Foldable and dual-screen laptops grabbed a lot of headlines at CES, between Lenovo’s ThinkPad X1 Fold, the Dell Concept Ori and Duet, and Intel’s Horseshoe Bend prototypes. But the category is still in its earliest days. Lenovo’s model is the only foldable screen laptop at CES that has concrete plans to ship a product in 2020. Even that will ship with regular Windows 10 at first, not the upcoming Windows 10X operating system that Microsoft is designing for dual-screen / foldable devices (like its own Surface Neo, which is due out at the end of 2020). And these laptops will need 10X to succeed: right now, they’re running customized versions of Windows 10, which just isn’t designed to handle dual-screen / foldable displays like 10X will be. Plus, 10X will offer a consistent experience across all devices of this category, instead of developers having to adapt to whatever unique solutions Dell or Lenovo come up with on their own.
Add in the fact that the ThinkPad X1 Fold starts at $2,500, and you’ve got a product category that — at least for now — looks more like a curiosity than the future of computing, with a couple of similar-looking prototypes that may never result in real products. Foldable laptops like these may eventually be ubiquitous, but it’s certainly not happening this year.
The same could be said about 5G connectivity, which we saw start to trickle into laptops with the announcements of Dell’s Latitude 9510, HP’s Elite Dragonfly G2, and the Lenovo Yoga 5G. Here, too, it’s clear that the upgrade at hand isn’t really ready for primetime. Two of those laptops (the Dragonfly and the Latitude) are business-focused devices that aren’t really aimed at consumers, and both only offer 5G as a configurable option, not as the default.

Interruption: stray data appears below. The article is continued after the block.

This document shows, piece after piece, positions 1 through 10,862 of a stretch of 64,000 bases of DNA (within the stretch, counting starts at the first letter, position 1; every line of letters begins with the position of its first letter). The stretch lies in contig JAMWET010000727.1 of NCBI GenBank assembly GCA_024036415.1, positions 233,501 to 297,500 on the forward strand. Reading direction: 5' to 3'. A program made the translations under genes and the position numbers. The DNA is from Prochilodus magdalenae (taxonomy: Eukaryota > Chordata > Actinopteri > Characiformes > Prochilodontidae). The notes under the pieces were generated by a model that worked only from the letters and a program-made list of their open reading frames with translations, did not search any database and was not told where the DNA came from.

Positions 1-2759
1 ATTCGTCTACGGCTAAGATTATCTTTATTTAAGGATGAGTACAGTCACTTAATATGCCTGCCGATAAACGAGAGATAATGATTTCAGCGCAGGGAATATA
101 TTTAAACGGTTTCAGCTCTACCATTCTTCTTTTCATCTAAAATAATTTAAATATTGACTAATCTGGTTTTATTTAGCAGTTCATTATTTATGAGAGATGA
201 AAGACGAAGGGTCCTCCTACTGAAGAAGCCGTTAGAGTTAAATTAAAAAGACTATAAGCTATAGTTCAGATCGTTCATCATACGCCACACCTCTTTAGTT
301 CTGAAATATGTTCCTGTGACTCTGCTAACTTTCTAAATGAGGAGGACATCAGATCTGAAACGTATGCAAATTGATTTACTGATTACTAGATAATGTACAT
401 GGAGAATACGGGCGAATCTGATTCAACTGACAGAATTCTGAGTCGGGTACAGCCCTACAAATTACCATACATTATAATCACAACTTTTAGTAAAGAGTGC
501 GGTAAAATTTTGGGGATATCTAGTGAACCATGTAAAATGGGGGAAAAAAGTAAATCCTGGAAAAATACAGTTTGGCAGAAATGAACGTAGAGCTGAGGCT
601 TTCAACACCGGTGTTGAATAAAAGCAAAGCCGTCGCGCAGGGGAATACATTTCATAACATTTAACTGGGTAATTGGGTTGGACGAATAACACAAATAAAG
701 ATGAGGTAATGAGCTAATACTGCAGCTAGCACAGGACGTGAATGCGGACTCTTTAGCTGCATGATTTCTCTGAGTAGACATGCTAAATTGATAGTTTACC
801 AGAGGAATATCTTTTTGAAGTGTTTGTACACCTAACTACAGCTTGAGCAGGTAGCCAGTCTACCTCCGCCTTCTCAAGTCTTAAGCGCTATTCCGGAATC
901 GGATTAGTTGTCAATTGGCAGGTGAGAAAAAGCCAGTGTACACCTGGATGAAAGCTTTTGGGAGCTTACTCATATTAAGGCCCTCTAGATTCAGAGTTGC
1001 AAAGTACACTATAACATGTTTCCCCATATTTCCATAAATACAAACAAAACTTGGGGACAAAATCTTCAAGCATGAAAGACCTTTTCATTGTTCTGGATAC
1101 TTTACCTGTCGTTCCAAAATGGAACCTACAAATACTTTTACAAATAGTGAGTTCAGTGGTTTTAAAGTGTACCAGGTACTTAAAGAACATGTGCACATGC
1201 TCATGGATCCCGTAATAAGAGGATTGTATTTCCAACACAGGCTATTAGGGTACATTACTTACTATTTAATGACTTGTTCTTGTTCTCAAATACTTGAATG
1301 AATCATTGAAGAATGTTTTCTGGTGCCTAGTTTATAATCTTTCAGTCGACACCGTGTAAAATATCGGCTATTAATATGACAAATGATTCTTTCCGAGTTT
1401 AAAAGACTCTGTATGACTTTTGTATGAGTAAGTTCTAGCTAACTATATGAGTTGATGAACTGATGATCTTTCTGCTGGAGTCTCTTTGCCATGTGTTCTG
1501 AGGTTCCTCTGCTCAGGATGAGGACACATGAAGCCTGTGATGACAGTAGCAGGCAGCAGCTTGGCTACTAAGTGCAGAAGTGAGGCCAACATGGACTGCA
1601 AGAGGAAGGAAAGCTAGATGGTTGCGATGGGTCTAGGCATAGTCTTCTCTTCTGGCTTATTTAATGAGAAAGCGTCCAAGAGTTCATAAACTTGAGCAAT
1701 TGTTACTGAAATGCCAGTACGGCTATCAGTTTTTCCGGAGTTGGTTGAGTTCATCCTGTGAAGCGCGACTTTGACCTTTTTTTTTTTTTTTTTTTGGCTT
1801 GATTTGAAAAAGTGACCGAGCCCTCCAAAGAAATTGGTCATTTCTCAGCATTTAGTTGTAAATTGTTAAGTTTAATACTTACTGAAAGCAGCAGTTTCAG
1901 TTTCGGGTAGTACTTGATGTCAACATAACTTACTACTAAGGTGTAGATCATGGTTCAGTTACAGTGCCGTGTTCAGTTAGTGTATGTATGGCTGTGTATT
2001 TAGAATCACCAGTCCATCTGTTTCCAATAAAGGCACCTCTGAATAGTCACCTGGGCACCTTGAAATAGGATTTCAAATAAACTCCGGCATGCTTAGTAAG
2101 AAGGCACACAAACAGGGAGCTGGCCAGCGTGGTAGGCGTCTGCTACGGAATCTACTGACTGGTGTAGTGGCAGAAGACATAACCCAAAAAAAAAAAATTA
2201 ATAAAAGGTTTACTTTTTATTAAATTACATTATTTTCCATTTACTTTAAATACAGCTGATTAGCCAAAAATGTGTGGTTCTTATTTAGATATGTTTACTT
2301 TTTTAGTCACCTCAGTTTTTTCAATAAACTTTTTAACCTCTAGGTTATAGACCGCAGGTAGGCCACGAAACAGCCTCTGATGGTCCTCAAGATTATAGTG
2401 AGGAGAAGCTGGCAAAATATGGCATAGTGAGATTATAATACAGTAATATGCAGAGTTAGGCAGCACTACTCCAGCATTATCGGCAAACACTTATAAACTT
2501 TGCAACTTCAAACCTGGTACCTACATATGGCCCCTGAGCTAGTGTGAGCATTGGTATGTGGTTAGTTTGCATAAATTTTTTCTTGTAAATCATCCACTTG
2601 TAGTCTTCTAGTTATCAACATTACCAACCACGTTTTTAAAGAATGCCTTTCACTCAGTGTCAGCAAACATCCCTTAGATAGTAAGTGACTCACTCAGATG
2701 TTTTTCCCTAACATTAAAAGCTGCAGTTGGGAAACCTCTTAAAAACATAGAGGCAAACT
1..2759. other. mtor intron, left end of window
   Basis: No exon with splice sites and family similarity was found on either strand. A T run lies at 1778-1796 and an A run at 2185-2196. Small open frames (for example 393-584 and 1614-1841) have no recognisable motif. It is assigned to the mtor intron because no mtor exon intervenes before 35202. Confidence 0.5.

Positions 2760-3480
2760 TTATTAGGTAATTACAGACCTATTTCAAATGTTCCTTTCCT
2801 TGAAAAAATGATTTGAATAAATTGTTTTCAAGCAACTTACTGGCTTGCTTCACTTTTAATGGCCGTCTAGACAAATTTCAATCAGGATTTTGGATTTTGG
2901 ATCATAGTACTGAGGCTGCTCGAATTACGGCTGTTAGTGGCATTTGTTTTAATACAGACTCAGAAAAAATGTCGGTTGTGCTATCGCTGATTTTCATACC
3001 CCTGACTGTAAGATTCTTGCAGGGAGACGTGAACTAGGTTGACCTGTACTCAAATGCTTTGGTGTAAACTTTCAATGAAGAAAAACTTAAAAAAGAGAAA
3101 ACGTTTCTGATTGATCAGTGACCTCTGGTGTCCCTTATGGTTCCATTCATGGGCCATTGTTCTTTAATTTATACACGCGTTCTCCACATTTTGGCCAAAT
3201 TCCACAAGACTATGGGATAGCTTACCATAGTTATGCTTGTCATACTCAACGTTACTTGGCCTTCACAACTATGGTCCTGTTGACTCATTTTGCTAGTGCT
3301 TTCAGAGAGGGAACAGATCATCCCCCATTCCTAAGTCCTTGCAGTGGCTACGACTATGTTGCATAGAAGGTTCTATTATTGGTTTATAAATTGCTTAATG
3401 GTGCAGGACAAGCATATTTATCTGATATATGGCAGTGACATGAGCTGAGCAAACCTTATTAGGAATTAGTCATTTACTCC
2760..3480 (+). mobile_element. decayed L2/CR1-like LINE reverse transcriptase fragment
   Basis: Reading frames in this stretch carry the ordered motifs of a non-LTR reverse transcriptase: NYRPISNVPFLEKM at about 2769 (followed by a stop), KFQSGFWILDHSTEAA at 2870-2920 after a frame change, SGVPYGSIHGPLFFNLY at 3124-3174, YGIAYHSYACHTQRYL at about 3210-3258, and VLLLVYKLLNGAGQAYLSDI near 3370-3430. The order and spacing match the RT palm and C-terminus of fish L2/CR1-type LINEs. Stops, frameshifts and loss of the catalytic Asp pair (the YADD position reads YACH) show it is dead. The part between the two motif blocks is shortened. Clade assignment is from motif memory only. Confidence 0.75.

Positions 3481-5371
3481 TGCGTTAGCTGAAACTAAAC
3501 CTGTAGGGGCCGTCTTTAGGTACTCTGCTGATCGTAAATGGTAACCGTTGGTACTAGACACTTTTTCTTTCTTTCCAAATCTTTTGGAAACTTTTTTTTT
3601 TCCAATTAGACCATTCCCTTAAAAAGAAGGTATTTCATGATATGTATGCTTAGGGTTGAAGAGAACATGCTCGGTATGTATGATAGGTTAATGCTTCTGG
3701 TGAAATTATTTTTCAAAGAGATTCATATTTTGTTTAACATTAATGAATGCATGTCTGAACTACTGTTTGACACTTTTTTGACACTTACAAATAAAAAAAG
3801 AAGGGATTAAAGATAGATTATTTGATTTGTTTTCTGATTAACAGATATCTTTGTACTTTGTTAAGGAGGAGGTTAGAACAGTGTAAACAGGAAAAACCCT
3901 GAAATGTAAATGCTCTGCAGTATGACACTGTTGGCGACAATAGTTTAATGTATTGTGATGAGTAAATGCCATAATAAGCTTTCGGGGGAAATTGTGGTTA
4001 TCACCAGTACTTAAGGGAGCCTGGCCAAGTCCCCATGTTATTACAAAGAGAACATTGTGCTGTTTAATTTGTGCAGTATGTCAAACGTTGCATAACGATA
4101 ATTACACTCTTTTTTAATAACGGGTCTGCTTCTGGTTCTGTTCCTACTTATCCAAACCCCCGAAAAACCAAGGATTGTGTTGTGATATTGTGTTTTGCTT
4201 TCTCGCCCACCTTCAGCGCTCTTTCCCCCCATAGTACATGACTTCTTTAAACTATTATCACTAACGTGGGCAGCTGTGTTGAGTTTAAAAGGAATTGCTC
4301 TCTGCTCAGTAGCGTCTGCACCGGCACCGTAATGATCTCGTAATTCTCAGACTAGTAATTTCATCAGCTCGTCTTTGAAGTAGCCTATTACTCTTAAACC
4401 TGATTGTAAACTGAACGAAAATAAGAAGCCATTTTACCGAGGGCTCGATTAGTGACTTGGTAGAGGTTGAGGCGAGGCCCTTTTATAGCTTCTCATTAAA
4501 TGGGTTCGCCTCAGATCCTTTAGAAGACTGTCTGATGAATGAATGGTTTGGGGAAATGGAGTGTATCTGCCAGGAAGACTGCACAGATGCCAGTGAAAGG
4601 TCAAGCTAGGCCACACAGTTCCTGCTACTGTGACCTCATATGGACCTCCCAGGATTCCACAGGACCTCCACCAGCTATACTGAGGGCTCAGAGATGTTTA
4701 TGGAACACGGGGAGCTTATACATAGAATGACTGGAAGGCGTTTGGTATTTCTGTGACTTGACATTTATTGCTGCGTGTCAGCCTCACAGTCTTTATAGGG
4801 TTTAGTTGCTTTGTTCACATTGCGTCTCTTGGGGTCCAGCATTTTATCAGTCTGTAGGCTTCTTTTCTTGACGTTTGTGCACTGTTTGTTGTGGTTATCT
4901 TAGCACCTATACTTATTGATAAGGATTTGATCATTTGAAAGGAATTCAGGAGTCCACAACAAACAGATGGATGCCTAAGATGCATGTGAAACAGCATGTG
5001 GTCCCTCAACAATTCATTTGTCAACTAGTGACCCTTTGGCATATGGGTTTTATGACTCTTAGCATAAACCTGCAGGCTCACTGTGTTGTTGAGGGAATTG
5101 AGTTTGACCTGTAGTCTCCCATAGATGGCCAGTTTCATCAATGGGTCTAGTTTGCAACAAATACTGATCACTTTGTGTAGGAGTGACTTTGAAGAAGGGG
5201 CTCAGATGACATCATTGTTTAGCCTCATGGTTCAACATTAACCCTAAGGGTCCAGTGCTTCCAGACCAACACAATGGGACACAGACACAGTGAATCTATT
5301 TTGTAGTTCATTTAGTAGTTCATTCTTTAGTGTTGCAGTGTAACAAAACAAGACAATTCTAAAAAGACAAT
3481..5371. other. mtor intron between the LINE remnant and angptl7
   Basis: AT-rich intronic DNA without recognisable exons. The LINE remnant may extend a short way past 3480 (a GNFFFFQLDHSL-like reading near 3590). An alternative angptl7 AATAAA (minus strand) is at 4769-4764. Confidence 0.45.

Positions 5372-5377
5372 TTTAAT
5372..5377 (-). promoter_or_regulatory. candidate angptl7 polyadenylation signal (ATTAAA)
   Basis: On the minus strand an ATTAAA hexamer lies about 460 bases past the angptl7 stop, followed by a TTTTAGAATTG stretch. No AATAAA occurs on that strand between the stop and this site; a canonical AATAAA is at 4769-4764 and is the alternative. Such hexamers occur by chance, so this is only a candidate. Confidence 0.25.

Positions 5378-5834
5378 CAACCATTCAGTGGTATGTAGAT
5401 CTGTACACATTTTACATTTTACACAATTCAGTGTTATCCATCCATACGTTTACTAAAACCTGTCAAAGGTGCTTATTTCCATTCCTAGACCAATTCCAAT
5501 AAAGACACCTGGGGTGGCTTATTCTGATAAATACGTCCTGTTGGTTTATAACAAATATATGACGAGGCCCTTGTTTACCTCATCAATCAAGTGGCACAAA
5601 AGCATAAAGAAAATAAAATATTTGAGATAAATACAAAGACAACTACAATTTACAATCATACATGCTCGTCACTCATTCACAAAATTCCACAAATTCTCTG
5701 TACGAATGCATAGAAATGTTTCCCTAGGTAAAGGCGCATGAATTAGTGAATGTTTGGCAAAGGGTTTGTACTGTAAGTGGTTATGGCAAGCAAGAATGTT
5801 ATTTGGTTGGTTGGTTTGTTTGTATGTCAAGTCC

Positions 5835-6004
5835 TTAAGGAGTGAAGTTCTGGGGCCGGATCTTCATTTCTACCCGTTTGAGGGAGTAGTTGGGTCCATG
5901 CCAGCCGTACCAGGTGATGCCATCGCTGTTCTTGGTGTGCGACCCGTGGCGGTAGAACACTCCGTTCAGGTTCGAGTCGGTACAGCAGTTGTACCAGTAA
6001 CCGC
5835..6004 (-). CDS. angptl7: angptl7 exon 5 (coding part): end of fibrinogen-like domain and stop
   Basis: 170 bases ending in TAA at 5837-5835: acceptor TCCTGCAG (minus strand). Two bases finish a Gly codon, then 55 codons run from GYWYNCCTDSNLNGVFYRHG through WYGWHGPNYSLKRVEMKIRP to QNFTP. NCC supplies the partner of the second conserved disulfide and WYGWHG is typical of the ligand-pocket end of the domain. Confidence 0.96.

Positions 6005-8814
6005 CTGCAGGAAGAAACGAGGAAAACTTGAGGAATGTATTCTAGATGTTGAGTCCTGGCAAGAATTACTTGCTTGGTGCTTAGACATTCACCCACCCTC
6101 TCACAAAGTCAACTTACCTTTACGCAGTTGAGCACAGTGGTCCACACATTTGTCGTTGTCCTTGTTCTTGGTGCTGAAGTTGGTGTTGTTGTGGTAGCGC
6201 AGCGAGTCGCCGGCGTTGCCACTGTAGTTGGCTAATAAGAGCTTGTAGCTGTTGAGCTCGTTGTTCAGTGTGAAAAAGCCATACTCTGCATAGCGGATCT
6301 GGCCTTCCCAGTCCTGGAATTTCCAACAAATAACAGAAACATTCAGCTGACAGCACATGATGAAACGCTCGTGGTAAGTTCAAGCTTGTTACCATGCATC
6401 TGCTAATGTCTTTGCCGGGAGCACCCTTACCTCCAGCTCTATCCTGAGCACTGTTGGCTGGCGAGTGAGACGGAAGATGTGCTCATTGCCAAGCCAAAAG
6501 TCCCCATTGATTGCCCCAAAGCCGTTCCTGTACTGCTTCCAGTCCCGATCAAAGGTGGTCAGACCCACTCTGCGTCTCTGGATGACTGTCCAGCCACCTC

This makes sense since 5G rollouts are still ongoing across most of the US. And while 2020 will be a big year when it comes to consumer adoption of the next-gen cellular standard, it’s still very early on in the process. Still, it’s a bit disappointing to see that more laptops aren’t even trying to offer 5G support, given that they’re the exact sort of device that would benefit from reliable, ultra-fast internet on the go that offers speeds comparable to traditional cable internet.
Of course, it wouldn’t be CES without a few exciting experiments. MSI announced the Creator 17 as the “world’s very first” Mini LED laptop, promising better HDR and zone lighting from its far brighter-than-usual screen. MSI also had a pair of gaming laptops with blazing-fast 300Hz displays for gaming and beefy 99.9Wh batteries. Lenovo had a laptop with a full-fledged E Ink panel built into the lid; Asus had one with a customizable dot-matrix LED display that can play animated GIFs. And Alienware stuffed an entire gaming laptop into something the size and shape of a Nintendo Switch with its Concept UFO prototype. Some of these innovations could go on to be the next big thing in portable computers, but it’s too early to tell which will succeed and which won’t. (I wouldn’t go betting on E Ink lids being the new standard for laptops just yet.)
2020 is just getting started, and there’s going to be plenty of new laptops out this year that didn’t make an appearance at CES this week. New processors and parts will presumably ship at some point, enabling the kind of overhauls for higher-end creative and gaming machines like we saw last year, thanks to products like Nvidia’s then-new RTX laptop GPUs.
But despite the promises of flashy folding screens and fast 5G, this year’s laptop lineup looks, for the most part, boring. But it’s the good kind of boring that makes laptops look better, last longer, and feature more refined designs than ever before.